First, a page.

Protect your estate with a living trust sample checklist at the death of a living trust settler

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Protect your estate with a living trust sample checklist at the death of a living trust settler
contact connie at motherhealth@gmail.com for list of living trust lawyers in Northern California 408-854-1883
Now hiring part time financial planners in the bayarea 408-854-1883 motherhealth@gmail.com pfaonline.com
Help others keep their wealth tax free and help those with terminal illness get portion of their funds before they die.

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Protect your estate with a living trust sample checklist at the death of a living trust settler

  1. 1. Protect your Estate with a Living TrustSample Checklist at the Death of a Living TrustSettlerContact motherhealth@gmail.com for lists of Living TrustLawyers in the bayarea, Northern CaliforniaConnie Dello Buono Financial Rep Ca Life Lic 0G60621408-854-1883Among the definitive checklist of procedures, paperwork,documentation, and record-keeping whichshould be followed:• Deeds transferring real estate property to your trust(which are unrecorded, if any) need tobe recorded at this point (do not use joint tenancy orfile an affidavit death of joint tenant topass property). Important to this process is the submittalwith the deeds of the proper countyforms correctly filled out and completed (to avoid re-assessment).• Affidavits Death of Trustee: Affidavits must be prepared,properly executed, and recorded along withCertified death certificates for each piece of real estateproperty. (The purpose of these affidavits is to givethe successor trustee signature power over said property –without which they would be powerless to act.)Again, the proper county forms correctly filled out need toaccompany these affidavits (to avoid reassessment).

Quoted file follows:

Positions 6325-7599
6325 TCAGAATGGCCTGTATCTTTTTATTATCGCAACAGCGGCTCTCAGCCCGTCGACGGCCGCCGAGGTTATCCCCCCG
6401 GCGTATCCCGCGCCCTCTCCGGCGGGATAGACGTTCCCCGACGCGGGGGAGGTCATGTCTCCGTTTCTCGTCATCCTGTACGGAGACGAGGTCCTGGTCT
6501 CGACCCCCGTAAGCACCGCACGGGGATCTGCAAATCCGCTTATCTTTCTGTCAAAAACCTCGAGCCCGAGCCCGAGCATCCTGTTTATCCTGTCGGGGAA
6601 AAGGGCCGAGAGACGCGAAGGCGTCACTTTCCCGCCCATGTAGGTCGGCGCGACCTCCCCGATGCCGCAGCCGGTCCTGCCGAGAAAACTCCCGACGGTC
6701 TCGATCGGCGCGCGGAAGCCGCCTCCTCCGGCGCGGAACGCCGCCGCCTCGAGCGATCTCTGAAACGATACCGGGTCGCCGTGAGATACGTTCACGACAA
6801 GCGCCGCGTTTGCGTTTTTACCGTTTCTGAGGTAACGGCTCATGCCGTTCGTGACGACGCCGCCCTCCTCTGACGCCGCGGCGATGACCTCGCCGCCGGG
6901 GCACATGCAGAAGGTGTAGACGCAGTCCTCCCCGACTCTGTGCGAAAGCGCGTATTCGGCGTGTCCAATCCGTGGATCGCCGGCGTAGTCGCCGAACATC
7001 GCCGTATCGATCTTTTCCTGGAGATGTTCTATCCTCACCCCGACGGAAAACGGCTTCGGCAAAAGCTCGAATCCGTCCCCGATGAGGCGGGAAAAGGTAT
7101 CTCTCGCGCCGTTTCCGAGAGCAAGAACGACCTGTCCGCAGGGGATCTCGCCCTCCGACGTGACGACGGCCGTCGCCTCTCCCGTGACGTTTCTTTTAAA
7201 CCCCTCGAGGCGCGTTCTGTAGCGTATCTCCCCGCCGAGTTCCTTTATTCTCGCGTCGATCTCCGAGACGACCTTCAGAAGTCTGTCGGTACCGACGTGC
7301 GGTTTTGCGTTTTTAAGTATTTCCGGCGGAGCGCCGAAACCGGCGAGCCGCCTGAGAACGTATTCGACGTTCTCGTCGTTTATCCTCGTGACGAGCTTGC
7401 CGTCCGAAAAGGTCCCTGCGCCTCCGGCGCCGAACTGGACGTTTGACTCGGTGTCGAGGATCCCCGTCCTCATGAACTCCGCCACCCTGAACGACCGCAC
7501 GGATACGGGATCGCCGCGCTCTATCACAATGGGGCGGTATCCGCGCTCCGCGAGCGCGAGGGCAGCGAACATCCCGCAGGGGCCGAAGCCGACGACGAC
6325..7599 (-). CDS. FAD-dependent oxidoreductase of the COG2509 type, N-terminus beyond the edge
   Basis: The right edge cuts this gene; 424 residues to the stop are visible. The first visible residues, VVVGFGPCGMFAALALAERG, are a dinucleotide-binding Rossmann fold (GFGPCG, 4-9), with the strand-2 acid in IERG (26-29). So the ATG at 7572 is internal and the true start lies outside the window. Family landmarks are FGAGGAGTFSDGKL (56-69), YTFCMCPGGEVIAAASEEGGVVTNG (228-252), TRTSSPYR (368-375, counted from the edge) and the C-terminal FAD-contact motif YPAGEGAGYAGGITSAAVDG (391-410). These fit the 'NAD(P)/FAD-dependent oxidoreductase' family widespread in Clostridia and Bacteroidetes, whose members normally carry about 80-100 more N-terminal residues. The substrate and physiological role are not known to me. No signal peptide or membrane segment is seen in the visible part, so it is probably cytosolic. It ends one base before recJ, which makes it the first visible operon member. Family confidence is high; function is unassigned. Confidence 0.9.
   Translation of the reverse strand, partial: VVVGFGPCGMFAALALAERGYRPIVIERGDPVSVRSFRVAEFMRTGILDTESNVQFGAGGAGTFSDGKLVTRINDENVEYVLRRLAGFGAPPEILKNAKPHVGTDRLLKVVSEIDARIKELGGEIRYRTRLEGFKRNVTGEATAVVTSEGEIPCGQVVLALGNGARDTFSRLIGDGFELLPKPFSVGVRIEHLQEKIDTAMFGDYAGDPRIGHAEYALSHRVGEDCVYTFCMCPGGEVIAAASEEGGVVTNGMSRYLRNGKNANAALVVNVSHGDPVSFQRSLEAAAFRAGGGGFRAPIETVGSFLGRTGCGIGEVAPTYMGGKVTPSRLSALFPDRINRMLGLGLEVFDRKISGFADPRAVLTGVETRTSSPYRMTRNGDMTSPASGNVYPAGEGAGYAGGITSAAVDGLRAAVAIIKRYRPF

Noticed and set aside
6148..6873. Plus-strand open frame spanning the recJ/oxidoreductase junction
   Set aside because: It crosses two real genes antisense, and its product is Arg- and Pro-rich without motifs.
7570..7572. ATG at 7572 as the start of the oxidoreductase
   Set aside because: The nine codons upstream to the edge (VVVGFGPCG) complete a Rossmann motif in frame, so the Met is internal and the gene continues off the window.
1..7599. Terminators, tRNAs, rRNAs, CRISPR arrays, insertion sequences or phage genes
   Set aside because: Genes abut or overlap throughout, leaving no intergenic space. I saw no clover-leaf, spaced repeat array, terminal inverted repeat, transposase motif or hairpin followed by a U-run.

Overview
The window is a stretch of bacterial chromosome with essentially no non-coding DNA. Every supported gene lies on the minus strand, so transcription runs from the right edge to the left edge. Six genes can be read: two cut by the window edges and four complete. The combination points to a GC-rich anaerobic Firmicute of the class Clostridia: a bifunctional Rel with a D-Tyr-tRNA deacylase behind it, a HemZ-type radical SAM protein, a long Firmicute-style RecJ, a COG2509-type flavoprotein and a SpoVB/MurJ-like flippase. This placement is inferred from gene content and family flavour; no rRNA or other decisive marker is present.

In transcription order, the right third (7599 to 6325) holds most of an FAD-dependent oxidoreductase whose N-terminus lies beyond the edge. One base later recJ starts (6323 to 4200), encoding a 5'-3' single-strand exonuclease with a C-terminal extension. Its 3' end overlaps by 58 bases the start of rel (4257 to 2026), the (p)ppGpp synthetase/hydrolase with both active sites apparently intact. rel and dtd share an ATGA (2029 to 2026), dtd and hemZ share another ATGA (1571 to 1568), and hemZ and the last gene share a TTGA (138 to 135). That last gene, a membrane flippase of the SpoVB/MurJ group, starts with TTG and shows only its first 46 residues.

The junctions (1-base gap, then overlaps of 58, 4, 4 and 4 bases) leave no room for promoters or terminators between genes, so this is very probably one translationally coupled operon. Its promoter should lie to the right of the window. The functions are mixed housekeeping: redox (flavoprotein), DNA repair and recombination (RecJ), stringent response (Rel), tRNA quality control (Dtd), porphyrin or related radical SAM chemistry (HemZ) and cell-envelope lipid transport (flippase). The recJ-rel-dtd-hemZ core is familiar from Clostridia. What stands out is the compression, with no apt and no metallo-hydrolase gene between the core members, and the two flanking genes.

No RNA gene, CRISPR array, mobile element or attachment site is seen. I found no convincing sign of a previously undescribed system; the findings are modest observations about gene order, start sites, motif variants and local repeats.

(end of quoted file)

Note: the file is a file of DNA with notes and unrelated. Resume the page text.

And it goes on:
2. 2. • Analysis of Assets: What is in the trust, what is outsideof the trust, what is the easiest way toget an asset in the trust which isn’t titled in the trust, howare death benefits collected and how dothey fit in; etc.. These items and more need to be analyzed.• Proper Valuation: The fair market value of all assetsneeds to be established as of the date ofdeath. There is a right way to do this to avoid potentialproblems with the IRS and many wrongways.• Tax Issues: There are issues of final income tax returns,depending on the value of the estate thepossible need for an estate tax return (the trustee is heldpersonally liable for seeing that thereturn is filed and any taxes paid), properly establishingstepped up basis, properly establishingdouble stepped up basis for surviving spouses, EIN or taxnumbers for the trust, 1041 Fiduciaryreturns, tax elections, possible disclaimer issues, etc..• Ascertaining Creditors and Paying Debts: Attentionmust be paid to properly dealing with debtsand creditors. It should also be ascertained as to whether ornot a “creditor’s claim process” isappropriate to head off any possible future claims.• A/B/C Trust Allocation: Approximately 90% of all“Married-couple trusts” require the trustee toallocate assets between sub-trusts (Often referred to as A-B& C trusts or disclaimer trust.)